Big Freedia, the New Orleans "Queen of Bounce," pleaded guilty in federal court yesterday to theft of government funds after fraudulently receiving over $34,000 in Section 8 low-income housing vouchers between 2010 and 2014.
The New Orleans rapper and reality TV star, who was recently featured in Beyonce's "Formation" music video, arrived to court Wednesday with her own camera crew in tow. Freedia's long purple hair hung loosely over a dark velvet jacket as she greeted the press, saying, "I love my fans. Thanks for all of your support."
Big Freedia, whose legal name is Freddie Ross, Jr., admitted that she took housing vouchers she didn't qualify for and had lied about her income. She told the government she was making anywhere from $12,000 to $14,000 a year, well below the threshold to qualify for Section 8.
According to court documents, Big Freedia began receiving $695 a month in federal housing vouchers designed to subsidize rents for the poor, elderly, and disabled from January 2011 to December 2014.
When she was first charged earlier this month, Freedia said a statement that she had made a mistake and had not set out to defraud the government intentionally.
"This is an incredibly unfortunate situation," she wrote in an email to several media outlets at the time. "I was on subsidized housing for many years before my financial situation changed. I quickly found myself in a new economic structure and, frankly, knew little about how to handle my money."
Financial records revealed the extent of Big Freedia's success. Long before her appearance in Beyonce's "Formation" video, there was income from international concert tours, four seasons of her reality show on the Fuse network, royalties, and merchandise ranging from T-shirts to tote bags. Government documents also revealed multiple bank accounts, both in Big Freedia's legal name, Freddie Ross, Jr., and in the names of several corporate entities.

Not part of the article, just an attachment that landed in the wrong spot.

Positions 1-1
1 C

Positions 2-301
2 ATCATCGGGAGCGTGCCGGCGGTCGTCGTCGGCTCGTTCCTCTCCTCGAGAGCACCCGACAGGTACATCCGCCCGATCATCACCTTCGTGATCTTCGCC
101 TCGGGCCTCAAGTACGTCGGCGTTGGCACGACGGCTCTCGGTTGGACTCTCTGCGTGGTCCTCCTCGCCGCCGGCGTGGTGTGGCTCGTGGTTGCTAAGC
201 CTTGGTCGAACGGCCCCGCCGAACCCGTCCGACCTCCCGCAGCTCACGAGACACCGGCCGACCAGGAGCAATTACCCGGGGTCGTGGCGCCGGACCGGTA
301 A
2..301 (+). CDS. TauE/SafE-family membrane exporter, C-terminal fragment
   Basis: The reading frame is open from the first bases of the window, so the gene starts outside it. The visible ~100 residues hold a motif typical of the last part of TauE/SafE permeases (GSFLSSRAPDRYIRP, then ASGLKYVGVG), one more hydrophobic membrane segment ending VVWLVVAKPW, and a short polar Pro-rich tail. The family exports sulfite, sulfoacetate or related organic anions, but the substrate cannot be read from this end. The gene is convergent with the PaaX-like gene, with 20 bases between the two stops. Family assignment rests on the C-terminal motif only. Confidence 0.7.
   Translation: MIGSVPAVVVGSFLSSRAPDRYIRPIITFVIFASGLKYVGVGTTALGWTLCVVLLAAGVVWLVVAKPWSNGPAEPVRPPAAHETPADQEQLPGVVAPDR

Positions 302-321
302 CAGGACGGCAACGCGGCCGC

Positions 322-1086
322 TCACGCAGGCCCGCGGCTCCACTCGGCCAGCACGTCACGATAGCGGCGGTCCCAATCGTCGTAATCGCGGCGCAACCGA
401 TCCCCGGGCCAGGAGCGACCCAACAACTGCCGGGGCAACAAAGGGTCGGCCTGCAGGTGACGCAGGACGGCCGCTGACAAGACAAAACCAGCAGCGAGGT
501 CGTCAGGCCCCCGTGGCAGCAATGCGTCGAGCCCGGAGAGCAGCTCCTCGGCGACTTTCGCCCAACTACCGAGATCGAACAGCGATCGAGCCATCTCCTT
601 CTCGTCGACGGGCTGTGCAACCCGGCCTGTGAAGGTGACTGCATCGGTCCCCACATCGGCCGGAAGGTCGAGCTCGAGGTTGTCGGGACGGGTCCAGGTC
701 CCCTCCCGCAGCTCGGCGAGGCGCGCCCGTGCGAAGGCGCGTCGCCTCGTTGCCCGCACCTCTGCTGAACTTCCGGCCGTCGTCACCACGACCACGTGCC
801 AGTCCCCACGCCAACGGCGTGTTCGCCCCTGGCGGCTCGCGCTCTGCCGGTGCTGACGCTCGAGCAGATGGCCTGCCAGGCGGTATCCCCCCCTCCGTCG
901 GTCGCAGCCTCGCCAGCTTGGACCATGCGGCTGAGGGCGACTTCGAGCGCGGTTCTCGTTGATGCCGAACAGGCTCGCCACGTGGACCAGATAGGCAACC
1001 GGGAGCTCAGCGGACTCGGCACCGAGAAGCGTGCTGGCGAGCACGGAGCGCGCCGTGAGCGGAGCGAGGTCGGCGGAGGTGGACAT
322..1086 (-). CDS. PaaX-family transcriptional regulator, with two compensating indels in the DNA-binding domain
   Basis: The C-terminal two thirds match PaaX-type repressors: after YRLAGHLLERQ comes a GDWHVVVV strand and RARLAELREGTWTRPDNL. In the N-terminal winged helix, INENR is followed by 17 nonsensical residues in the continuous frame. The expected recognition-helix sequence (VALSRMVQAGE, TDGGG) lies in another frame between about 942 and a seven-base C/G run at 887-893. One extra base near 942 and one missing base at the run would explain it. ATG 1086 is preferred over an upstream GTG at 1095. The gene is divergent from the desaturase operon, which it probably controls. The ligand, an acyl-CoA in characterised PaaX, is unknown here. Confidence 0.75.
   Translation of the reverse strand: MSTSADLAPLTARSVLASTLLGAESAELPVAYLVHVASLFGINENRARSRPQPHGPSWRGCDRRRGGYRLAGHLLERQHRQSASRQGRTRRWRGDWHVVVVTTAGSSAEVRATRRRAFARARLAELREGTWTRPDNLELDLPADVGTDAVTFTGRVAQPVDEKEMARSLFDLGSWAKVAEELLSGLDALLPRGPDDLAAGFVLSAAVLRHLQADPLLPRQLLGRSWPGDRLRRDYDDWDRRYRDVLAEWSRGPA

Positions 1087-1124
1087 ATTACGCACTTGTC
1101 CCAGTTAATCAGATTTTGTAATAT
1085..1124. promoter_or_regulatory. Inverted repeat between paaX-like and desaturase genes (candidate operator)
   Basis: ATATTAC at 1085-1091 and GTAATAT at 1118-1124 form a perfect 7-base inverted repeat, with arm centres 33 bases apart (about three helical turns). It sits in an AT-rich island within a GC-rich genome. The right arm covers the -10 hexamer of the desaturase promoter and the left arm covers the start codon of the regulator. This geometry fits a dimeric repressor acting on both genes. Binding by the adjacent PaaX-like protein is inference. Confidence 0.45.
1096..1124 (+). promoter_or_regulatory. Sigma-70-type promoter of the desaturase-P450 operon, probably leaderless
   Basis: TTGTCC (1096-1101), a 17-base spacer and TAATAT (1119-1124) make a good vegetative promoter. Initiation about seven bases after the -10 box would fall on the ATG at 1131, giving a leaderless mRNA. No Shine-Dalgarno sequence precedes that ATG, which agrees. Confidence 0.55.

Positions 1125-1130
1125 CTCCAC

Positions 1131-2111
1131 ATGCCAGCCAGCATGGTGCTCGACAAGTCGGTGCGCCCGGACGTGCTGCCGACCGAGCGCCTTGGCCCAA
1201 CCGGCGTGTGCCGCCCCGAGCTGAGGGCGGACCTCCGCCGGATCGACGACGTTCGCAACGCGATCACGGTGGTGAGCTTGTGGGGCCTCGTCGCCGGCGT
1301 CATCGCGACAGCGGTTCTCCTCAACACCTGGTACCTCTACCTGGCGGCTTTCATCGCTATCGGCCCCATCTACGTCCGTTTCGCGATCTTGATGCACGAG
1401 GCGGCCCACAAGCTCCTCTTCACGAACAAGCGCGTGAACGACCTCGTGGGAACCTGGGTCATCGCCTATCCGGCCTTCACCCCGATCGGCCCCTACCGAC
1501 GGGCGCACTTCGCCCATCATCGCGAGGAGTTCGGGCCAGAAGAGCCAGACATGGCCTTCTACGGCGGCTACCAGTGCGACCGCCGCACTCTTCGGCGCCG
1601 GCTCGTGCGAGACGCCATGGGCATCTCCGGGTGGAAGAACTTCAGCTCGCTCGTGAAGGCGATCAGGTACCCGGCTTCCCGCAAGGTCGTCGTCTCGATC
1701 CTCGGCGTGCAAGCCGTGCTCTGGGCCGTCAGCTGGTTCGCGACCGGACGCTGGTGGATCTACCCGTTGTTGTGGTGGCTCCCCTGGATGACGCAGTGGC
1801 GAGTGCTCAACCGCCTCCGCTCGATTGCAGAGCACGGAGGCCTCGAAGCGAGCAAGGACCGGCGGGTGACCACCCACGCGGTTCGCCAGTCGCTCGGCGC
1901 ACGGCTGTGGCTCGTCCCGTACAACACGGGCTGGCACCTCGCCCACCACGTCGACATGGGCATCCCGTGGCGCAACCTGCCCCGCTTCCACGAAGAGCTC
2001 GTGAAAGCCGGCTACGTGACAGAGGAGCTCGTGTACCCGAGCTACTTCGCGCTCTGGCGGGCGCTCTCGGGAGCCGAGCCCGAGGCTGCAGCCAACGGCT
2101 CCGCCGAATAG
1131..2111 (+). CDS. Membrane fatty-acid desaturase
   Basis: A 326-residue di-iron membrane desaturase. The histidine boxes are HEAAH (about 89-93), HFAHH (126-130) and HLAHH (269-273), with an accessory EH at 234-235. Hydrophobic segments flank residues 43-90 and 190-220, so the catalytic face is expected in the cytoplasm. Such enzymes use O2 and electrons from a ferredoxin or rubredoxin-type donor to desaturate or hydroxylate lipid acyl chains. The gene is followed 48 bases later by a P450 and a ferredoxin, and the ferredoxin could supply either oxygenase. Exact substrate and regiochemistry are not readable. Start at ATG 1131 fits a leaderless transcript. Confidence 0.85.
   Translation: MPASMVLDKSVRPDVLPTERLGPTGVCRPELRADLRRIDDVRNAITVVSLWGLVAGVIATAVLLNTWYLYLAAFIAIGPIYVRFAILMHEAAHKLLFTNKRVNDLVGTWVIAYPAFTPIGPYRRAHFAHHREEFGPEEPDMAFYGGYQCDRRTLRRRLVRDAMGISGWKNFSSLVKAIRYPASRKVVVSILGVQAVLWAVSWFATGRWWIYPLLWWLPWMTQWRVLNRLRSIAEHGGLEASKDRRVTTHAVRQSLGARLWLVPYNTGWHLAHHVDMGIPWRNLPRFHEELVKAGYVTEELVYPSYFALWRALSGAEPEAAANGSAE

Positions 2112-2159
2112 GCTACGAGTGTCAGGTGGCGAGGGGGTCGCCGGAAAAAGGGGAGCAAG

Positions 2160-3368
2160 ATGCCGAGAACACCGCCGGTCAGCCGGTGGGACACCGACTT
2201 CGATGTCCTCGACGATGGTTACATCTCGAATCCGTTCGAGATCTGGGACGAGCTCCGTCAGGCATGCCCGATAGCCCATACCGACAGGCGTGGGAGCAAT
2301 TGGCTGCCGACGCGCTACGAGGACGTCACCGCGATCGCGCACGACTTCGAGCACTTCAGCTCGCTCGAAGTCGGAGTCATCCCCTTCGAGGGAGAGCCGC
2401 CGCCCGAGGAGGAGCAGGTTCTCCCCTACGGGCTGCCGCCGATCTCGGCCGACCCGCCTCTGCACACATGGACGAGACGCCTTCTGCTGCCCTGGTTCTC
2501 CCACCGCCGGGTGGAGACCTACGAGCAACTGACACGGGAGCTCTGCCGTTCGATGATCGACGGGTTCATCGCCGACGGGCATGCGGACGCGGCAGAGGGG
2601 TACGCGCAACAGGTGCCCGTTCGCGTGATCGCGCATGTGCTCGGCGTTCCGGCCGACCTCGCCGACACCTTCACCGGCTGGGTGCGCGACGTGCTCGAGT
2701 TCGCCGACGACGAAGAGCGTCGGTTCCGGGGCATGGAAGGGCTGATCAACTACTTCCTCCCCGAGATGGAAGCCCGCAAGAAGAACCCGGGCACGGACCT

All the while, each year, she would re-file a sworn statement declaring low income to the Housing Authority of New Orleans and the federal government. In addition to lying about her income under penalty of perjury, she listed her assets as $100 for 2012, $165 for 2013, and $250 for 2014, according to government documents.
"Ross [Big Freedia] knew that if he had truthfully represented his income and assets, he would not have been eligible to receive any Section 8 benefits between 2010 and 2014," the court documents state. "This crime is much more than an oversight," Judge Lance Africk said to Big Freedia in court on Wednesday.
In 2013, singer Lauryn Hill was sentenced to three months in prison and three months of house arrest after she pleaded guilty to tax evasion for failing to pay taxes on roughly $2.3 million in earnings.
At the time, Hill published a statement on race and inequality on her Tumblr. "I shuddered during sentencing when I kept hearing the term 'make the IRS whole'… make the IRS whole," Hill wrote, "knowing that I got into these very circumstances having to deal with the very energies of inequity and resistance that created and perpetuated these savage inequalities."
Big Freedia faces a maximum prison sentence of ten years and a $250,000 fine if she is convicted.
The artist's attorney, Tim Kappel, spoke to reporters outside the courthouse Wednesday. "As we've acknowledged, this is an incredibly unfortunate situation for which my client unequivocally accepts responsibility," Kappel said. "Freedia has cooperated with the government at every stage of their investigation and her guilty plea today is another step forward in putting this matter behind us."
Freedia tweeted Wednesday that she'll be performing at Movement Detroit, a three-day electronic music festival taking place on Memorial Day weekend. She will be back home in New Orleans for sentencing, which is set for June 16, 2016.
Neither Big Freedia's management nor her publicist returned Broadly's request for comment.